In 1894, Joshua Pim proved just how good he was by repeating his brilliant feat of the previous year in the singles events at both the Irish Championships and Wimbledon. In Dublin, Pim had a titanic struggle in the Challenge Round of the singles event before beating Tom Chaytor, brother of Grainger, 3-6, 1-6, 6-2, 6-2, 9-7. In the Challenge Round of the doubles event, Pim and Frank Stoker beat Ernest Lewis and C.H. Martin, the latter from Ireland, 6-3, 7-5, 6-4.
At Wimbledon as in Dublin, Pim did not have to play through in the singles event (he and Stoker did not defend their doubles title). Pim’s victim in the Challenge Round of the singles event was once again Wilfred Baddeley. This time the final score was 10-8, 6-2, 8-6. At the end of the 1894 season Pim once again stood unchallenged as the world’s player.
Writing in “Lawn Tennis at Home and Abroad” (1903), Harold Mahony said of Pim:
“The general opinion of experts would seem to rank Joshua Pim as the finest player the world has ever seen. His game was of the very severe type, yet executed with such ease and nonchalance as to give the impression that he was taking no interest whatever in the proceedings.
“A critic at Wimbledon once described his play as a combination of Herbert Lawford’s drives and Lewis’s volleys, and though his style was quite different from that of either of these players, the description is apt enough. His drive was a long, easy swing, combining little effort with great pace and accuracy. He would place the ball in the extreme corner of the court time after time in the most daring fashion, and when in good practice, with perfect precision. There is considerable difference of opinion as to whether he took the ball on the top of the bound or allowed it to drop. As a matter of fact he did both. His extraordinary dislike to any hurried movement and his determination that the whole swing of his stroke should be carried through, often made him take the ball very late indeed. But the stroke was generally such a good one, and the direction so well disguised, that it was as effective as if he had played it sooner. If it suited him he could take the ball on the rise as well as anyone. I have seen him swing on to a big kicking first service, playing the ball on the top of the bound and right into the extreme corner, winning the point outright.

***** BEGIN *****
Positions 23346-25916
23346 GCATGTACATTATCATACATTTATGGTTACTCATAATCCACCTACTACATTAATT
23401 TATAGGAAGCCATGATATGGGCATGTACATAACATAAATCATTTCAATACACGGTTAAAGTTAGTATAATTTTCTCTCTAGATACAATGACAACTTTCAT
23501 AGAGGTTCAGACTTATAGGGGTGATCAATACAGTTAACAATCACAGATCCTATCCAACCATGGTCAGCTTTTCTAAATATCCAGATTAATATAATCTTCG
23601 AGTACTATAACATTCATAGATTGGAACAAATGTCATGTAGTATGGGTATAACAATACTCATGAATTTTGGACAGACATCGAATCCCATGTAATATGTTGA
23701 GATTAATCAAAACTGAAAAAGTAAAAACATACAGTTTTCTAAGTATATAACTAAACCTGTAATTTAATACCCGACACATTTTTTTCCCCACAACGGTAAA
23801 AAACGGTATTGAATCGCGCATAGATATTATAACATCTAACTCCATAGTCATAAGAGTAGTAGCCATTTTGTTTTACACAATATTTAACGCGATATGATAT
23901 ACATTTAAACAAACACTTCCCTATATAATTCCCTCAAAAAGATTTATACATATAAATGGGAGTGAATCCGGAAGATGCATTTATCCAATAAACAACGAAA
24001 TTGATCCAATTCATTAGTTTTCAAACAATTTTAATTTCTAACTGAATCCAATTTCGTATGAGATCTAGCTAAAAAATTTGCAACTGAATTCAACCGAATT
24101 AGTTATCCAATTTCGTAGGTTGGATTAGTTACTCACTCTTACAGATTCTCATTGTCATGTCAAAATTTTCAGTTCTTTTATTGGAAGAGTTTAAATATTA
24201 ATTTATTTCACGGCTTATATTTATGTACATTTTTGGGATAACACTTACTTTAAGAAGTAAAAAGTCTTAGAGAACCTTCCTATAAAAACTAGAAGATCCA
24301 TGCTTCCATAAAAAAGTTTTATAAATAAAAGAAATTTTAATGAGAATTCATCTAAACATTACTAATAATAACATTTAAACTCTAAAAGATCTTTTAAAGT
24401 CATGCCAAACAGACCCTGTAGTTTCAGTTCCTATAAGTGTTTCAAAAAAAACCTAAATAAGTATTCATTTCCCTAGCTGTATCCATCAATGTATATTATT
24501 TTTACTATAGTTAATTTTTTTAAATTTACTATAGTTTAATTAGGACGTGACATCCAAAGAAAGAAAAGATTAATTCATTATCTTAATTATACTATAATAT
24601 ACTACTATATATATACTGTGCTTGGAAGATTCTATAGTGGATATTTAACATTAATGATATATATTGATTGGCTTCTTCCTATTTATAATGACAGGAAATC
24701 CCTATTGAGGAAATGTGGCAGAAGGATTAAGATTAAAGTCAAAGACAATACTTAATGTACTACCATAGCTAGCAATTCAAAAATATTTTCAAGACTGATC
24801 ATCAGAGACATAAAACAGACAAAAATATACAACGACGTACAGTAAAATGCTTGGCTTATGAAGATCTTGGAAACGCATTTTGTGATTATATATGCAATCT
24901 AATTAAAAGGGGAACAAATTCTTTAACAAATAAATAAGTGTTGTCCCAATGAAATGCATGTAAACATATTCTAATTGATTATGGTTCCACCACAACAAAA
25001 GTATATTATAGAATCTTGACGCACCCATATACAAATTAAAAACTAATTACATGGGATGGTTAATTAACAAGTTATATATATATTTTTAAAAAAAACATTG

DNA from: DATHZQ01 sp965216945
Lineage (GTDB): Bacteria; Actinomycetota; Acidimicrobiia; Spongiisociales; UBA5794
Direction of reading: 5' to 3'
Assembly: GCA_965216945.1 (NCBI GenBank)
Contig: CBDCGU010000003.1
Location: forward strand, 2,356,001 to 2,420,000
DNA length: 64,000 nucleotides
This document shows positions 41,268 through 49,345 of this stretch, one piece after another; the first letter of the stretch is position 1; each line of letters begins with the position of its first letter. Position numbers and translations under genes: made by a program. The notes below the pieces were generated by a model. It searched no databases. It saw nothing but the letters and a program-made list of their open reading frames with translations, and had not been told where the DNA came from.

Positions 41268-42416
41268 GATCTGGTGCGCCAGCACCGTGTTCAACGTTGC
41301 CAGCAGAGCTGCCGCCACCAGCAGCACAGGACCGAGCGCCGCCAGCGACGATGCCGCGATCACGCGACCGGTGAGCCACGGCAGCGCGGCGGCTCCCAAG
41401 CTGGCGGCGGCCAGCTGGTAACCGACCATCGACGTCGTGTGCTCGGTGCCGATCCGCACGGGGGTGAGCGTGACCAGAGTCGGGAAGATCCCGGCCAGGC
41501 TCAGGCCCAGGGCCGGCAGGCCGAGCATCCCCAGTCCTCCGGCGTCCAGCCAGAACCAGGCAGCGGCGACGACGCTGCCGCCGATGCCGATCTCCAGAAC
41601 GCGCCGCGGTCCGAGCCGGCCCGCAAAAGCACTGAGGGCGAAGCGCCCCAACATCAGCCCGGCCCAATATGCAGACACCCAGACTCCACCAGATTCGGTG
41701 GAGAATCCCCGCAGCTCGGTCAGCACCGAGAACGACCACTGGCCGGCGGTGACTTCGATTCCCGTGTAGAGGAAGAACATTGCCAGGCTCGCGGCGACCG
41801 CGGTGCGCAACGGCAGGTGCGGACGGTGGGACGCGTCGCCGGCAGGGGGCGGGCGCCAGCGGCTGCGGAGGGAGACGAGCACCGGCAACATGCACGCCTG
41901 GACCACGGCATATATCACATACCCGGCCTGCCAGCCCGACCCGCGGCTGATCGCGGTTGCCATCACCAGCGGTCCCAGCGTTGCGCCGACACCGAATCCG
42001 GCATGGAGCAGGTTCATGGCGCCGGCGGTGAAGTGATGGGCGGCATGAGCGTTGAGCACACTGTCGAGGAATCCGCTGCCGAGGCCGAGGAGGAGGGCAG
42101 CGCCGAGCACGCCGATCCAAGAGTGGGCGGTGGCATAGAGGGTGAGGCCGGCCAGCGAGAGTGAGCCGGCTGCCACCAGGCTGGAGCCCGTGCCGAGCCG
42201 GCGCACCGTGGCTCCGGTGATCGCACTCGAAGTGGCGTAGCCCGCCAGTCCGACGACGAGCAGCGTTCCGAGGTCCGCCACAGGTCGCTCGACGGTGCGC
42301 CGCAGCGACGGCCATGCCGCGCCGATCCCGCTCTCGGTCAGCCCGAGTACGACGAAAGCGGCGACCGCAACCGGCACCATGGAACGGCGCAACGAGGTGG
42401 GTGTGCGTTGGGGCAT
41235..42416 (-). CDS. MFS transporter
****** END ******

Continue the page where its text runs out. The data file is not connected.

“His volleying was remarkable for its great variety, combining great power and crispness with the softest and most delicate strokes. He could drop the hardest drives short over the net and well out to the sides, a most elegant and effective manner of dealing with them. His service was powerful and kicked considerably, the percentage of faults being very small, while the second delivery was nearly as severe as the first, in strong contrast to the ludicrous description given in the chapter on the service in the ‘Badminton Library’. His encounters with Wilfred Baddeley produced the finest expositions of lawn tennis I have ever seen, and most lovers of the game who were present would seem to share this view.”